In advance of Japanese Prime Minister Shinzo Abe’s address to a joint meeting of Congress on Wednesday – the first ever by a Japanese leader — much of the conversation in this country has centered on history. Will Abe reiterate his nation’s apology for its behavior in World War II and, if so, what words will he choose? South Korea, colonized by Japan during the first half of the 20th century, has been campaigning vigorously to keep history in the spotlight during Abe’s visit.
To an extent, this is unsurprising. Seventy years after the end of the war, commemorations are planned in several countries. The last surviving victims of Japanese aggression — Korean “comfort women,” American prisoners of war — want clarity before their generation exits the stage. Abe’s record gives reason to worry about his commitment to such clarity. In his speech Wednesday, and in a historical assessment he is preparing to deliver this summer, it is important that he reaffirm Japan’s understanding of and remorse for its wartime offenses.
But if we’re looking at history, we ought not neglect the seven decades since 1945, either. Japan utterly transformed itself from a militaristic, imperialist society into a peaceable democracy, a reliable U.S. ally and a good neighbor to other Asian countries. To the extent it has regained influence, it is through economic prowess and development aid, not military might. Like Germany, in fact, it has been reticent to a fault in foreign affairs.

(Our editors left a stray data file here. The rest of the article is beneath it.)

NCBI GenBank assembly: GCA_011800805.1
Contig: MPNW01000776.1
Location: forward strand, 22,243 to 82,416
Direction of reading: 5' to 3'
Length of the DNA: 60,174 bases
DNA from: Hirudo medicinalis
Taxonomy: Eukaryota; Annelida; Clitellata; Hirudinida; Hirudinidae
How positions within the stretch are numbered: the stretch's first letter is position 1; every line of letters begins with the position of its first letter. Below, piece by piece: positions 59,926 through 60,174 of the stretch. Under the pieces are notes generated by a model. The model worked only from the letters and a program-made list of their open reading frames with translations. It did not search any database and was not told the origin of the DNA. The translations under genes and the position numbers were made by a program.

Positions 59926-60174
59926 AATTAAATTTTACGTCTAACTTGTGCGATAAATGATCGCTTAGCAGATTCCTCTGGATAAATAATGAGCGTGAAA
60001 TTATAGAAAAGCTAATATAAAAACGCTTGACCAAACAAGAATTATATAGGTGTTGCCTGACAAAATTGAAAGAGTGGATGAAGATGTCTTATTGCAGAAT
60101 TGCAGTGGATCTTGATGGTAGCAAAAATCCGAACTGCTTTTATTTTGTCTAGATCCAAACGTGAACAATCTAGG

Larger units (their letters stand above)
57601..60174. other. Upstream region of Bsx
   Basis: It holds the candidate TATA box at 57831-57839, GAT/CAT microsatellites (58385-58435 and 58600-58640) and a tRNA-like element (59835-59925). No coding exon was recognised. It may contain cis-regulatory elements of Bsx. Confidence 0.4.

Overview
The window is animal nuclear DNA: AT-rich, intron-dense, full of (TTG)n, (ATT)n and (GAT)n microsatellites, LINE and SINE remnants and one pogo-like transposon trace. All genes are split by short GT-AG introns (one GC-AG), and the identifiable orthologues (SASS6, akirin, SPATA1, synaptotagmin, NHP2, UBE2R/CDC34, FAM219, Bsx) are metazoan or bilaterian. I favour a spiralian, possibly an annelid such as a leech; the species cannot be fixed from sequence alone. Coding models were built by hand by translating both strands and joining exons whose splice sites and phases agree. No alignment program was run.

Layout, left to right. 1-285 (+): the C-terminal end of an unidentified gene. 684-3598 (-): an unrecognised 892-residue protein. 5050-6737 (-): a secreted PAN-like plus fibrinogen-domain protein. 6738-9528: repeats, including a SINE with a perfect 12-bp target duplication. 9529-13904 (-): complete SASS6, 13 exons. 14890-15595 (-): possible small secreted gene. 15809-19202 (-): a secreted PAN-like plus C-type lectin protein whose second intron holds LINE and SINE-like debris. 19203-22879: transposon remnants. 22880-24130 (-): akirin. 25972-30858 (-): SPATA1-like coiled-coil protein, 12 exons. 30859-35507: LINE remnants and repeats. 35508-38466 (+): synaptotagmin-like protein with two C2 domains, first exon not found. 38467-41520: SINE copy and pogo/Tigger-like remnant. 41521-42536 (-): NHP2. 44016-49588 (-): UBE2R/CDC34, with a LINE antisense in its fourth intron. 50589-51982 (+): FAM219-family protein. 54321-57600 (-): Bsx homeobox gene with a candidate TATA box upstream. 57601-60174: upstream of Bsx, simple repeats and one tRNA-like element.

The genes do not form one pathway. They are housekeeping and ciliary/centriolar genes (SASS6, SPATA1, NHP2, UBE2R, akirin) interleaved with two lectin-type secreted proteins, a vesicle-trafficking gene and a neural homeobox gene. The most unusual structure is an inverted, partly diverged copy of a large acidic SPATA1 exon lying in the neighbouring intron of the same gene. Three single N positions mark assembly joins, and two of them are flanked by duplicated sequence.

Now, like Germany, Japan is gingerly moving toward a more assertive role in the world, in ways that other democracies in Asia ought to welcome. Abe is seeking to reinterpret Japan’s “peace constitution,” unchanged since Americans wrote it during the postwar occupation, to allow Japan to aid allies, including the United States and South Korea, in times of need. He has reached out to Australia, India and other democracies while China seeks to expand its influence in the service of a very different political philosophy. He also is negotiating a free-trade agreement with the United States and 10 other Pacific nations that, if he delivers and Congress does not torpedo the deal, could further open Japan’s lucrative markets to U.S. products.
Ordinarily the United States finds itself pressing allies to increase their defense spending and play a larger role in maintaining peace and stability beyond their borders. Now comes Japan, already doing the former (if modestly) and offering to do the latter. Especially as other allies, such as Britain, retrench and turn inward, the United States should welcome the opportunity this presents.